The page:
Additional useful background may be found also in the writings of Manuel Castells, Thomas Froehlich, Rafael Capurro, Sherry Turkle, Lewis Mumford, Jacques Ellul, Hans Jonas, Joseph Fletcher, Don Ihde, James Beniger, Ian Barbour, Michael Foucault, J. David Bolter, Jurgen Habermas, Martin Heidegger, Bruno Latour, Sandra Harding, Thomas Kuhn, Andrew Abbott, Carl Mitcham, Melvin Kranzberg, Aldo Leopold, Brian Pfaffenberger, Tom Forester, Paul Durbin, Clifford Christians, and Joseph Rouse.

Course Requirements and Grading

Grades will be based upon the following:

1. (25%) Active participation in online course interaction: the discussion board, assignment postings, chat, online conferences, etc.

2. (25%) A course portfolio to be used as the basis for a summary web site. The web site should evidence an understanding of all required materials, some optional resources, and the particular interests and expertise of each student. Be creative. Think of this as something you might use to display your achievements in the class in a form that employers might use to evaluate. You may find that executive summaries are a useful way to keep track of your readings.

3. (25%) An electronic pathfinder, electronic annotated bibliography with an introduction, or a bibliographic essay on a chosen topic, with a one-page class summary to be presented to class members. This exercise should be as current as possible, using older materials as only as essential background. Excellent examples of bibliographic essays are found in the ARIST volumes and in Choice.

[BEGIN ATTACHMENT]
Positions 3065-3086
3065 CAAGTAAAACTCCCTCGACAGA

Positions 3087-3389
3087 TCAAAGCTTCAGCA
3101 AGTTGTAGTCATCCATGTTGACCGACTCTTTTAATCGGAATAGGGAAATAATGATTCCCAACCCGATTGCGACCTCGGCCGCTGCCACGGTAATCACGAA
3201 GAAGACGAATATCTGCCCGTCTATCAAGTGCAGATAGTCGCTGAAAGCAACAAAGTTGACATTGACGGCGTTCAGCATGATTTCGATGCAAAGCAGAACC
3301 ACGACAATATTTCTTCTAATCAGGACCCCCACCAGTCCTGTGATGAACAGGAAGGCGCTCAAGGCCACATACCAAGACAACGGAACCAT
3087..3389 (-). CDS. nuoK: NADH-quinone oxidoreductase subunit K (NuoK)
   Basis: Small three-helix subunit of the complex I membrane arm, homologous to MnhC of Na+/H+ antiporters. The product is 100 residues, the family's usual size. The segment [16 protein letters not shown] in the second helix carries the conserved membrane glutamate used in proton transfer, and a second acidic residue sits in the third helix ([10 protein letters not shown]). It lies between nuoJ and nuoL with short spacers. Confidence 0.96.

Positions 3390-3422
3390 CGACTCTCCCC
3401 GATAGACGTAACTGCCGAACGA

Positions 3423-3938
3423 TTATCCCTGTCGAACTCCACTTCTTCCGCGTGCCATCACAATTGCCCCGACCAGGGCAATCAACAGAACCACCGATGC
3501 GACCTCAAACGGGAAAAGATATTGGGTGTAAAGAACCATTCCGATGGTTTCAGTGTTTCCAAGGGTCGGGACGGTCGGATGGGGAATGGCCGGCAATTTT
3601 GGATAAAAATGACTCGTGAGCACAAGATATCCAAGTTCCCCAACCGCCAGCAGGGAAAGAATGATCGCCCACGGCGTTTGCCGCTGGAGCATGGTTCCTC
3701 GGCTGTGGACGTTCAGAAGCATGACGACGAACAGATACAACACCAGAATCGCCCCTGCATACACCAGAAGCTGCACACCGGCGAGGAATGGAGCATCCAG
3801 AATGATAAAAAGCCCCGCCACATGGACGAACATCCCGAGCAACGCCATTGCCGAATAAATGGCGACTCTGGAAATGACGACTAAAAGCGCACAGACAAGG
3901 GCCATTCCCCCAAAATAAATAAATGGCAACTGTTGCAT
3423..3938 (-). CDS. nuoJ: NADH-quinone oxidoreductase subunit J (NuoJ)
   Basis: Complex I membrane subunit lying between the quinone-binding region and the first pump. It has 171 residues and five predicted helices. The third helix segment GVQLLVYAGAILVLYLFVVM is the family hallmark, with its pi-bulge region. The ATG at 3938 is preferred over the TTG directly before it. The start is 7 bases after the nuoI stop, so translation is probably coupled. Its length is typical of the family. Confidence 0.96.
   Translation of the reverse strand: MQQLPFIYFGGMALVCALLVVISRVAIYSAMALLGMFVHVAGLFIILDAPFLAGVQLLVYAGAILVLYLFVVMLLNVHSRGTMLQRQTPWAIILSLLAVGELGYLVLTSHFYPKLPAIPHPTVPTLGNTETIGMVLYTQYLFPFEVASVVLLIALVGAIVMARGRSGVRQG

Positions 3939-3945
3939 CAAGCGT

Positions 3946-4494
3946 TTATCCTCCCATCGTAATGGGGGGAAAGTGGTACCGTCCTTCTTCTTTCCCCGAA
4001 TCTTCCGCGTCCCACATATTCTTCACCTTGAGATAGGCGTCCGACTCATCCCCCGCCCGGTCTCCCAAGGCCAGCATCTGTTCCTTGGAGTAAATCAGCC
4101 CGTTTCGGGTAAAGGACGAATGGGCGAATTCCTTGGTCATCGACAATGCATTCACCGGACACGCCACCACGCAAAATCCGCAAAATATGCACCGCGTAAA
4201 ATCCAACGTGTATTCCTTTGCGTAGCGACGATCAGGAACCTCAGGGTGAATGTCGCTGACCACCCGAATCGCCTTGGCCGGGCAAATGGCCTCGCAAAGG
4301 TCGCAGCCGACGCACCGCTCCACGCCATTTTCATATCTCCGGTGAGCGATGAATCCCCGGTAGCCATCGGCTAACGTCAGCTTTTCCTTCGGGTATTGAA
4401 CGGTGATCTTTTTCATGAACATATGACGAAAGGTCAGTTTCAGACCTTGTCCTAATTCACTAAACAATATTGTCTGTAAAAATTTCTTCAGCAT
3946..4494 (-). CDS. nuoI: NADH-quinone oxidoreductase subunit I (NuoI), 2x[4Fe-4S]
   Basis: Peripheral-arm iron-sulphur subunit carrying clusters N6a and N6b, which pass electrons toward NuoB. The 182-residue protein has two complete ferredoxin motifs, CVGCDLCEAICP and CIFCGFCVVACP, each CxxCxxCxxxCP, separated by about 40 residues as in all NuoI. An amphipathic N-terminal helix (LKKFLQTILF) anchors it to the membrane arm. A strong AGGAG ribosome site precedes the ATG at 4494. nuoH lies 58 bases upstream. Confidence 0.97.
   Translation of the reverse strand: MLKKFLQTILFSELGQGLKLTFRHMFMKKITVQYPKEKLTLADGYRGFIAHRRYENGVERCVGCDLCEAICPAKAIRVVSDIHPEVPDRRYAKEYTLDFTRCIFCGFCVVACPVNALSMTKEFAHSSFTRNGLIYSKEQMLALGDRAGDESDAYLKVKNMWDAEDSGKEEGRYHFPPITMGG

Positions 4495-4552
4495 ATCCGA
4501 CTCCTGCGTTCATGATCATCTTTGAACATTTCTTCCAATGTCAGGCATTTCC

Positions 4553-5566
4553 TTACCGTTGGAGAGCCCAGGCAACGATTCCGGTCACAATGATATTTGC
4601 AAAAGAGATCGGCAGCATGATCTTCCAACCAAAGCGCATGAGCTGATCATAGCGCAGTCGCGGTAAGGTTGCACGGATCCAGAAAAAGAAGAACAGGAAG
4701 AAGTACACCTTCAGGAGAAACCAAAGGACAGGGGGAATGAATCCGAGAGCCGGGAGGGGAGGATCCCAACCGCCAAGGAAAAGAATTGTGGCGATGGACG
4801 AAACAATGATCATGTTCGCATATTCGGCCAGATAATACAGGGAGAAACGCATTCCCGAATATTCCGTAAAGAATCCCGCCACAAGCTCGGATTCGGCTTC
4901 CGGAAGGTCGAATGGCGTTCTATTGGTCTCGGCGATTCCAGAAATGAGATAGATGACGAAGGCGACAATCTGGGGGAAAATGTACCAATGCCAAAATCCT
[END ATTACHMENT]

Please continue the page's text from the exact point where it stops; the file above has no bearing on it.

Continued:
4. (25%) A cumulative, comprehensive “At Home” Final Exam. No notes, no books, 2-3 hours maximum.

Schedule of Readings and Assignments

Class 1: Global Information Ethics: An Introduction
Defining Terms: Morals, Morality, Ethics, and Etiquette
Previewing Ethical Traditions and Methods
Humanity, Nature, and Technology: Conflicts or Balance
Themes of GIE: Access, Ownership, Privacy, Security, and Community

Class 2: Neutrality vs. Moral Agency: Personal Integrity, Professional Ethics, and Social Responsibility

D. J. Foskett, The Creed of the Librarian: No Politics, No Religion, No Morals, 1962.
John Cheever, "The Housebreaker of Shady Hill," from The Stories of John Cheever, 1978.
Robert Coles, "Our Moral Lives," Society 23 (1986).
Robert Hauptman, "Professional or Culpability? An Experiment in Ethics," WilsonLibrary Bulletin 50, 626-27.
Susan Rathbun, "Ethics Issues in Reference Service: Overview and Analysis," North Carolina Libraries 51 (Spring 1993).
John Swan, "Helpful Librarians and Hurtful Books," Catholic Library World 59 (May/June 1988): 271-74.
Robert C. Dowd, "I Want to Find Out How to Freebase Cocaine; or Yet Another Unobtrusive Test of Reference Performance," The Reference Librarian 25/26 (1989): 483-93.
Bruce Flanders, "A Delicate Balance (Keeping Children Out of the Gutters Along the Information Highway)," School Library Journal (October, 1994).

Neuromancer and the responses to it. Use book reviews, results from citation analysis, literary criticism (cyberpunk), etc. What will be the role of the information professional in the world of Neuromancer? Watch a good video, such as “AI,” “Gattica,” "Blade Runner," "The Handmaid's Tale," "Tron," "Stargate," "The Gods Must Be Crazy," "Frankenstein," "Fahrenheit 451," "Dune," "The Name of the Rose," "E.T.," "Star Wars," "Lawnmower Man," "2001," "Jurassic Park," "The
Andromeda Strain," "The China Syndrome," "The Atomic Cafe (1982)," "The Magnificent Ambersons," "1984," "Desk Set," "Modern Times," and many more. Please make your suggestions.

Class 3: Is Privacy Obsolete? Privacy, Confidentiality, and the Information Technologies

John Cheever, "The Enormous Radio," from The Stories of John Cheever.
Ted Diamond, "Opinion: The Escrowed Encryption Standard: The Clipper Chip and Civil Liberties," Internet Research 4 (Fall 1994).